Posted by: Anonymous | April 30, 2008 10:38 PM | Report abuse

On the subject of file backup, sharing and storage ...

Online backup is becoming common these days. It is estimated that 70-75% of all PC's will be connected to online backup services with in the next decade.

Thousands of online backup companies exist, from one guy operating in his apartment to fortune 500 companies.

Choosing the best online backup company will be very confusing and difficult. One website I find very helpful in making a decision to pick an online backup company is:

http://www.BackupReview.info

This site lists more than 400 online backup companies in its directory and ranks the top 25 on a monthly basis.

Posted by: Jennifer | April 30, 2008 11:04 PM | Report abuse

Just today I sent my Time Capsule into a data center so I could back up to it with Time Machine from anywhere I am. It's also nice knowing that my data is safe outside of my house.

I used Macminicolo.net for their "Transport" service.

Posted by: Michael | May 1, 2008 9:35 AM | Report abuse

I recently bought the 1 TB drive to handle a home setup of 1 G5 (the Time Capsule is hooked up by ethernet) and three laptops (my wife's own machine, plus our two work laptops). Despite some minor hitches (I used the TC to replace an old linksys router and some software updating was needed to get it to talk to devices like the airport express already on the network) set up was significantly faster and less annoying than getting the linksys-based wireless network up in the first place and network administration has since been far easier.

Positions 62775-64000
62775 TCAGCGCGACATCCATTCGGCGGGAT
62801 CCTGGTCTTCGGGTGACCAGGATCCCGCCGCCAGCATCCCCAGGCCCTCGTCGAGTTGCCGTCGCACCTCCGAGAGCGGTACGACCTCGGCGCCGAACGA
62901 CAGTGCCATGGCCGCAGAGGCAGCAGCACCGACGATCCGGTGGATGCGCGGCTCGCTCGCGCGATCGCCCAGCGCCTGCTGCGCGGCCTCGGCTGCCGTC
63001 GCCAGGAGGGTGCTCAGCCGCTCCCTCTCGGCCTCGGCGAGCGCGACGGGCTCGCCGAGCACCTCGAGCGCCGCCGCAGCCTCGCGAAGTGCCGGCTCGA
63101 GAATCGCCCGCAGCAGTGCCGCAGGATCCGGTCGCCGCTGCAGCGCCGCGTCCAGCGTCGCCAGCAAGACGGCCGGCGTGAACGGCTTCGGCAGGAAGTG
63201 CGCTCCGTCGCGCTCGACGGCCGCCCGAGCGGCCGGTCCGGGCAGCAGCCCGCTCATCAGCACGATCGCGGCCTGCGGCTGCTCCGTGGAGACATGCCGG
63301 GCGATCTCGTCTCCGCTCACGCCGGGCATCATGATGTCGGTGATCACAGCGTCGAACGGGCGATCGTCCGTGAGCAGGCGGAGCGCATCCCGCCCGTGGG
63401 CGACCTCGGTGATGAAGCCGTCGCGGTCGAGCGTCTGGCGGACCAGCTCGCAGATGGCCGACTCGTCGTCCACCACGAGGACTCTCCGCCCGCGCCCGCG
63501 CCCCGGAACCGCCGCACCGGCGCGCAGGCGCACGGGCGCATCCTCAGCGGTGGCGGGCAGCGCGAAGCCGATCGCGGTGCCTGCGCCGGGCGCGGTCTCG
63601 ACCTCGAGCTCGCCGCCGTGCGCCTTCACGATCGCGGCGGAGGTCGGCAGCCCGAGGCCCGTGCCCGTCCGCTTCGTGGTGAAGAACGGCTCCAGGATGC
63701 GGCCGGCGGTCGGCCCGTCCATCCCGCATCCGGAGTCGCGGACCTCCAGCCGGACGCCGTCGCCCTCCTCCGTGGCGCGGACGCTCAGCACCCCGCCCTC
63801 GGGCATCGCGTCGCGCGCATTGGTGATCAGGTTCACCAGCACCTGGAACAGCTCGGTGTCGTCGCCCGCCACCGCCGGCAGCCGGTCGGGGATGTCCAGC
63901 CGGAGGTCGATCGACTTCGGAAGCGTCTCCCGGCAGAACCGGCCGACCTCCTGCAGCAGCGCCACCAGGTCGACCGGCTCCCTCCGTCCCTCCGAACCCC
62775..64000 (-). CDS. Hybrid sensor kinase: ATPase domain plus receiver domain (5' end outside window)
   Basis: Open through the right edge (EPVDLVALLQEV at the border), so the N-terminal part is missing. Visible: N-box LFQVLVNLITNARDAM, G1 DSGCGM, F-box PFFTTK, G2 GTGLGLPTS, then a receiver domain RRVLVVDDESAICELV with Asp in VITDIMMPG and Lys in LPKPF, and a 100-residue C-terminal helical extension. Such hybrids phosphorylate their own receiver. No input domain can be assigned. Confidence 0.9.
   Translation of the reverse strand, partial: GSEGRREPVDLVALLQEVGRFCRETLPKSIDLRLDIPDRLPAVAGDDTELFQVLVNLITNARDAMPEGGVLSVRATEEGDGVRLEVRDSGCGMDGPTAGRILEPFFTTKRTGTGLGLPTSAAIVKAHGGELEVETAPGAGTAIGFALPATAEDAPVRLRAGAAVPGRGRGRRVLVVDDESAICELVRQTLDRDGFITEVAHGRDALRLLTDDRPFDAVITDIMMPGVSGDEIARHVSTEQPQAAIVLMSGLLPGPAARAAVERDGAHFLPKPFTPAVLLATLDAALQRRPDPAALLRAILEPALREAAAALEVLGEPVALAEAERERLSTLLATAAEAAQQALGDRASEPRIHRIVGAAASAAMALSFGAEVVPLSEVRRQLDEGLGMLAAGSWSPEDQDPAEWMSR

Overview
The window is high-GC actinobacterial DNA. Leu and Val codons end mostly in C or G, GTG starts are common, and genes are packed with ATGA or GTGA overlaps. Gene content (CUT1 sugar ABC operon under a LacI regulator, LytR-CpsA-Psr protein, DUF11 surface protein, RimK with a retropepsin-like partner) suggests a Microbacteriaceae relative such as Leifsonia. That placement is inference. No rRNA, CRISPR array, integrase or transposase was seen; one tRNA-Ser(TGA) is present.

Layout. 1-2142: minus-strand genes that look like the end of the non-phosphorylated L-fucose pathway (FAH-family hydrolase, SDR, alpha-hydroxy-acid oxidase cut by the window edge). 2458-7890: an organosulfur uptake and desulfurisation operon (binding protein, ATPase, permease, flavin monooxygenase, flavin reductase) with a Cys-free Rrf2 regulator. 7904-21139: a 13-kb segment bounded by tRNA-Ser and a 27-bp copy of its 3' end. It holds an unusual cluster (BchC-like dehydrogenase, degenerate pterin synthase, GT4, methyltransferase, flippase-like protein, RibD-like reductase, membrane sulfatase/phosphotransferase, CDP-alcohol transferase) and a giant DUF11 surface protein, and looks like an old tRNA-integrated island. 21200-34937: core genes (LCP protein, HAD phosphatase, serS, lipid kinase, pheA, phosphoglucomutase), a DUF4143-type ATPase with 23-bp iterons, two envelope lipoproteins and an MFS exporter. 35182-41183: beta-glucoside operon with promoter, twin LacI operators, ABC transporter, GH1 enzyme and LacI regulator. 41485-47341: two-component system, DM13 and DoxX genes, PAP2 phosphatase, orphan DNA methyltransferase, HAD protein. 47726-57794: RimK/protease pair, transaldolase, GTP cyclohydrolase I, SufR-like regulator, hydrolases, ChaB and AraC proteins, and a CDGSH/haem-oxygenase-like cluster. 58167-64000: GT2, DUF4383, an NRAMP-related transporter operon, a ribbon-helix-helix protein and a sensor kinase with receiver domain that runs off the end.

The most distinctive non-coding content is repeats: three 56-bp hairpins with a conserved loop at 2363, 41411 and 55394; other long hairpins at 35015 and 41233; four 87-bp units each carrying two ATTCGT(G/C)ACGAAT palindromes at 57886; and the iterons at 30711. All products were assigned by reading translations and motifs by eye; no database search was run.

Plus we get painless, regular backup. We've only had the device a month, but so far it has actually exceeded my expectations. I would highly recommend it.

regards, Mark

Posted by: Mark | May 1, 2008 10:46 AM | Report abuse

Could anyone advise what is the equivalent of time machine in window desktop world ?

Posted by: Michael Tsui | May 1, 2008 11:02 AM | Report abuse

I use an Airport Extreme with an external hard drive. It works great. With this setup you can back up over USB if you want to. You have to start the initial backup in wireless mode, but after it finishes the first few megabytes, you can select "stop backing up" and then hook the hard drive directly into the computer and restart backing up. That way it only takes a few hours for the initial backup. Occasionally wireless backups fail, but restarting them fixes the problem. Once it got stuck at 9.8 MB (Which sounds like the problem a lot of people have been having with TC). I simply plugged it in via USB and it finished the stubborn backup. Then I plugged it back into the airport and it's been fine ever since. Other problems can be caused by corrupt internet config preferences (just find and delete com.apple.internetconfig), and wireless interference from your neighbors' wifi (try switching to n-only mode).

Posted by: John Dewar | May 1, 2008 3:12 PM | Report abuse